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Website - Local issues with FQDN

Posted: 2019/12/02 00:47:53
by nthomthom
Hello,

I would like to be able to access the website I have on centos 8 / apache from the same network that the actual server is hosted. Howrver, my website through my FQDN is only accessible outside the local network. when i enter my FQDN into a web browser locally it goes to my routers home page instead of the index page i have setup. In order to visit my websites home page i would have to point it to the ip address of the server.

Re: Website - Local issues with FQDN

Posted: 2019/12/04 11:44:14
by lightman47
,,, or the machine's name if you have DNS setup.

Re: Website - Local issues with FQDN

Posted: 2019/12/05 23:43:43
by nthomthom
I get a connection refused when I'm on the same network that the server is on. If I'm on another network it connects just fine. I cannot access the website index.html page using htttp://localhost or 127.0.0.1 either. I can access it using my web servers IP of 10.0.1.XXX. Any ideas why I cant go to my own domain name?

Re: Website - Local issues with FQDN

Posted: 2019/12/06 00:35:48
by TrevorH
This sounds like a general problem with domestic routers, they often cannot loop back into themselves from inside. Try adding your LAN ip address into /etc/hosts and name it there.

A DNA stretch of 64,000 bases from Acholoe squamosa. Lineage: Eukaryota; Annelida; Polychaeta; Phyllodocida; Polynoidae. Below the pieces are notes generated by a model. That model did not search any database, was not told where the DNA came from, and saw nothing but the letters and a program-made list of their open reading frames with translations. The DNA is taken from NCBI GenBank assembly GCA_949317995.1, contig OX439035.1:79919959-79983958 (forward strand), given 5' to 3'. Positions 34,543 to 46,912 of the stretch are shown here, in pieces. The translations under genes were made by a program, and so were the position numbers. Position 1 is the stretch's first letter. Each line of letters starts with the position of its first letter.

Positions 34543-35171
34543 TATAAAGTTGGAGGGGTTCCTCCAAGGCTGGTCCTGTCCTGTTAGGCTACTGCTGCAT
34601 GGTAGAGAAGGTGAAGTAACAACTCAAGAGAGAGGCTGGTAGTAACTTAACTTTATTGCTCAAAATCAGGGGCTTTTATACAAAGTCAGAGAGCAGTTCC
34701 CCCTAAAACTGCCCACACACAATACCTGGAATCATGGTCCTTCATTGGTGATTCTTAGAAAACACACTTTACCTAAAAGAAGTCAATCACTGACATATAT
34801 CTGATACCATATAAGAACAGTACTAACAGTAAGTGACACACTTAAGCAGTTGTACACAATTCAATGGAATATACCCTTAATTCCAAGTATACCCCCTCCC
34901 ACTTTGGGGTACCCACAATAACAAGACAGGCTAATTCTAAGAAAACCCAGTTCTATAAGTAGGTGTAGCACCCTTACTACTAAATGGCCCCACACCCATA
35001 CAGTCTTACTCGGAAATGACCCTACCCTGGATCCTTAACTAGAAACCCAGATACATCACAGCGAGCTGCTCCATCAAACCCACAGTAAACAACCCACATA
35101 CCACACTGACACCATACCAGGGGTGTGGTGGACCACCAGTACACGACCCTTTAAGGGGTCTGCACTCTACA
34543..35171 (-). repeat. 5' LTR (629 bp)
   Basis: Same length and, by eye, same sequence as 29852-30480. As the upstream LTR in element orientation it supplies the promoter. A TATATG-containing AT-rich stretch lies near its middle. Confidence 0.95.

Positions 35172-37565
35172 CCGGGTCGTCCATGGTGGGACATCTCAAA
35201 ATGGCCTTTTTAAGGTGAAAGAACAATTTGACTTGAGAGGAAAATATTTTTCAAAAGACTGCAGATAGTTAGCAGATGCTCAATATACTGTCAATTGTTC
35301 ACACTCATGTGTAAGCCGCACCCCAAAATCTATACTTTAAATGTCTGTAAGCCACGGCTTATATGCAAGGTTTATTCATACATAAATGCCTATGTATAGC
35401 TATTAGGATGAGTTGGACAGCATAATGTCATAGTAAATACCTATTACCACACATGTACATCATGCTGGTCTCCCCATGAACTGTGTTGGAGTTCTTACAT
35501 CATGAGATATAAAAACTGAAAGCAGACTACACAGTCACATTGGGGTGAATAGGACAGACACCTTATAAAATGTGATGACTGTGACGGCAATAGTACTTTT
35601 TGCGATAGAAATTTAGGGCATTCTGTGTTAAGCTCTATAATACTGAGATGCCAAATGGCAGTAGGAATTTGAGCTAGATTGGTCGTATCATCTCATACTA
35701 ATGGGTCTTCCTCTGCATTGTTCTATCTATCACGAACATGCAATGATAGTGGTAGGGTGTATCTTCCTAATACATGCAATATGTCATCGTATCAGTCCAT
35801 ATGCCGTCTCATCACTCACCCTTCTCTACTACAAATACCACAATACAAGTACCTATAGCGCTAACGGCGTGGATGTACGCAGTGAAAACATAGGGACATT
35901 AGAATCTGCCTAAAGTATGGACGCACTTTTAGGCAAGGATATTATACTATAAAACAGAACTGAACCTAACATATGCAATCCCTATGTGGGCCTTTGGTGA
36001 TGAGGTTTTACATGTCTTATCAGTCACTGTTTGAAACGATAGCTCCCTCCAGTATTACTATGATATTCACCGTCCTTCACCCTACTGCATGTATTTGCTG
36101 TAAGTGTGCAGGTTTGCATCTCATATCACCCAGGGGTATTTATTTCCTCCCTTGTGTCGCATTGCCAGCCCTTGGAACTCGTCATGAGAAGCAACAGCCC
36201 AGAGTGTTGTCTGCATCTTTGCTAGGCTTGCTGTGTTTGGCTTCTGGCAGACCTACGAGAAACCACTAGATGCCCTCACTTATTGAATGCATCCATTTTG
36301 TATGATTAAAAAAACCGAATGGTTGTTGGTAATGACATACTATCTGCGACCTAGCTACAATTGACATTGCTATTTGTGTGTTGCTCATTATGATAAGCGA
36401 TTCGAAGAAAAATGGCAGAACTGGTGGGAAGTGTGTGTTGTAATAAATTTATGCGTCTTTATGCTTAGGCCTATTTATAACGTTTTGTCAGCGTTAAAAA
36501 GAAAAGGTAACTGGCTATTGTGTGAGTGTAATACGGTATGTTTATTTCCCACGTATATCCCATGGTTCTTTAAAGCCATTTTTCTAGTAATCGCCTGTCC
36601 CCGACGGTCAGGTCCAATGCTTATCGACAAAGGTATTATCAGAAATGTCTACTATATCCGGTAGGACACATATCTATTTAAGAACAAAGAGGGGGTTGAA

Re: Website - Local issues with FQDN

Posted: 2019/12/06 01:59:41
by nthomthom
I think you are right. I’ve added:

10.0.1.110 domain.com www.domain.com

but no luck.

Re: Website - Local issues with FQDN

Posted: 2019/12/06 02:48:35
by nthomthom
It’s i've open enable WAN management and now i get the router login page again, I suspect the “connection refused” was due to the router refusing connection to management page, not the server refusing connection.

Re: Website - Local issues with FQDN

Posted: 2019/12/17 21:25:06
by KernelOops
Unfortunately, home modem/routers are no very good with DNS resolution. There are some exceptions that allow you to override DNS entries, but not a lot. I've seen some ZTE modem/routers that have this ability.

Alternatively, a proper DNS resolver (unbound) running on a system like pfSense has the ability to override whole domains, subdomains and anything else you like.

As an example, I've setup a real domain as git.example.tld which resolves to a real static IP from the internet side, but resolves to 192.168.10.10 from within the same LAN. This makes it quite useful to use git from the same laptop within the LAN or from outside, by using the same git.example.tld address.